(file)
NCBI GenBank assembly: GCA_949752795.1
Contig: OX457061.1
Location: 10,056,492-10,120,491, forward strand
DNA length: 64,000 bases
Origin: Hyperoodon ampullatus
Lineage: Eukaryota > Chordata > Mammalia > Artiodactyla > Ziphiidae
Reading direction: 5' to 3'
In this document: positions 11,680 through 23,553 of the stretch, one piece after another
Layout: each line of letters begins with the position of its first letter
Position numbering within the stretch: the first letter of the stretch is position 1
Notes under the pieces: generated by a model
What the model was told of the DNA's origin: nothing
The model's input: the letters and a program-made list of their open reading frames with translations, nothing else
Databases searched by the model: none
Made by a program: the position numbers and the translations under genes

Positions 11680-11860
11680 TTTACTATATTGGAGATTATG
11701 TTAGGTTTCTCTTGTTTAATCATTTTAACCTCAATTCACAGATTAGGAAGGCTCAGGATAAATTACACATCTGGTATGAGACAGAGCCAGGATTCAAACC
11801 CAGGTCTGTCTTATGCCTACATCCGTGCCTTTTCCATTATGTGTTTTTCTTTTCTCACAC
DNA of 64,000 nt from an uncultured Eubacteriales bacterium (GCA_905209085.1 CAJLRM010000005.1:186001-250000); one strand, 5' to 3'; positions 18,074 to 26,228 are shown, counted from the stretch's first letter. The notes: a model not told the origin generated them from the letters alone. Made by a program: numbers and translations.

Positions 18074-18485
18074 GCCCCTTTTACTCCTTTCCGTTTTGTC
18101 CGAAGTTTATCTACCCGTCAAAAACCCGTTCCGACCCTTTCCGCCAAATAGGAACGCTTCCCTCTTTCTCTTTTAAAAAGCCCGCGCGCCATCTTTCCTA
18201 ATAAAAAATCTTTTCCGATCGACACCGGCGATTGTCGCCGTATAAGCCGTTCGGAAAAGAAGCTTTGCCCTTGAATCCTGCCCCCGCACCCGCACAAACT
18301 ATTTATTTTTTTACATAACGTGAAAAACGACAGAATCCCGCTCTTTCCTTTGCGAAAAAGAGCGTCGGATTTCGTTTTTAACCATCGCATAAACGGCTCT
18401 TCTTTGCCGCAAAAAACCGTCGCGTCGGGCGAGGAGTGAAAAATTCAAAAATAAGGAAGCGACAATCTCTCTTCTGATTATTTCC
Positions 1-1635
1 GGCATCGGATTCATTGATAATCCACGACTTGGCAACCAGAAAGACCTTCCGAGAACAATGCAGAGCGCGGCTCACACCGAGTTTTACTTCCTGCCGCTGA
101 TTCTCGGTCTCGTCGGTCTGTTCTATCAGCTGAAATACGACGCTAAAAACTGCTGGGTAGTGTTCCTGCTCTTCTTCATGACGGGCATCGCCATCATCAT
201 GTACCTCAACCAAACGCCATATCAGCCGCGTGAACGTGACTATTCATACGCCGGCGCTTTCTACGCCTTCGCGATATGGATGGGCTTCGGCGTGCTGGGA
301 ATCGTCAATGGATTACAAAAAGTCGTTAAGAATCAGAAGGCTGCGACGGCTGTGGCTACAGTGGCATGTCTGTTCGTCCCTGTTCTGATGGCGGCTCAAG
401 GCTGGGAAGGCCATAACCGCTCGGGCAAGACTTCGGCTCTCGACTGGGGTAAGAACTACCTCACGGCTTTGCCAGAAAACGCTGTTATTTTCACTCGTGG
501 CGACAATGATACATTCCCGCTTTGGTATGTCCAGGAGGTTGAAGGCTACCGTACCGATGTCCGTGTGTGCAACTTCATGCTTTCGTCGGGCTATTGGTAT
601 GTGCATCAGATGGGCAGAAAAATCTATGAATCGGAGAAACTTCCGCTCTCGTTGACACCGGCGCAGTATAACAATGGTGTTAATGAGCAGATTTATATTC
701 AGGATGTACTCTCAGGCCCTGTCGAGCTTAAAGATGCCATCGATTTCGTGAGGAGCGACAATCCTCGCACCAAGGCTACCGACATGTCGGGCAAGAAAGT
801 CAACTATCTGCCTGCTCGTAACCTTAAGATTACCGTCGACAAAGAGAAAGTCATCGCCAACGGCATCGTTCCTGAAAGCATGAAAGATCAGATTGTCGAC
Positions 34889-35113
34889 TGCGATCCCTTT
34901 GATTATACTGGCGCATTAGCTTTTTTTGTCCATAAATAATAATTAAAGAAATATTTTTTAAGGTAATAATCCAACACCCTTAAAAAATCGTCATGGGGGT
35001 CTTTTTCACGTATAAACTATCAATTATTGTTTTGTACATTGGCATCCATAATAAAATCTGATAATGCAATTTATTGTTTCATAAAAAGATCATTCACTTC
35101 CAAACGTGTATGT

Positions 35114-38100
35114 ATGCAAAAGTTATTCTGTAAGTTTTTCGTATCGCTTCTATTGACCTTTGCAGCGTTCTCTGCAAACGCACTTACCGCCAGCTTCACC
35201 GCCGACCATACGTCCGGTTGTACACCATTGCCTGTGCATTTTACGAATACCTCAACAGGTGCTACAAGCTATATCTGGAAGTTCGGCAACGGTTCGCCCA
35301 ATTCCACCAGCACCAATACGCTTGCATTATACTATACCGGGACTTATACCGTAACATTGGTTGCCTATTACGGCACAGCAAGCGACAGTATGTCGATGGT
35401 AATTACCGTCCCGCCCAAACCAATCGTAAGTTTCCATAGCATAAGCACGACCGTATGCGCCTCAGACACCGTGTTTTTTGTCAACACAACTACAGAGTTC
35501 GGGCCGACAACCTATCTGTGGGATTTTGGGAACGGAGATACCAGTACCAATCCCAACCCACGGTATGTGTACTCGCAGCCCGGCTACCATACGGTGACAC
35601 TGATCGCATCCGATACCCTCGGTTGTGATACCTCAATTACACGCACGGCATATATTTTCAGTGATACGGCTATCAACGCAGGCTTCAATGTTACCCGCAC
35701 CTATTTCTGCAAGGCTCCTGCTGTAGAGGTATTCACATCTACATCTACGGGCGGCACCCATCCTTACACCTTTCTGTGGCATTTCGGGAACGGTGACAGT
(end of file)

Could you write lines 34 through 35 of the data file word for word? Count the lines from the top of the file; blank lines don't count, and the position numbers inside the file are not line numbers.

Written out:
601 GTGCATCAGATGGGCAGAAAAATCTATGAATCGGAGAAACTTCCGCTCTCGTTGACACCGGCGCAGTATAACAATGGTGTTAATGAGCAGATTTATATTC
701 AGGATGTACTCTCAGGCCCTGTCGAGCTTAAAGATGCCATCGATTTCGTGAGGAGCGACAATCCTCGCACCAAGGCTACCGACATGTCGGGCAAGAAAGT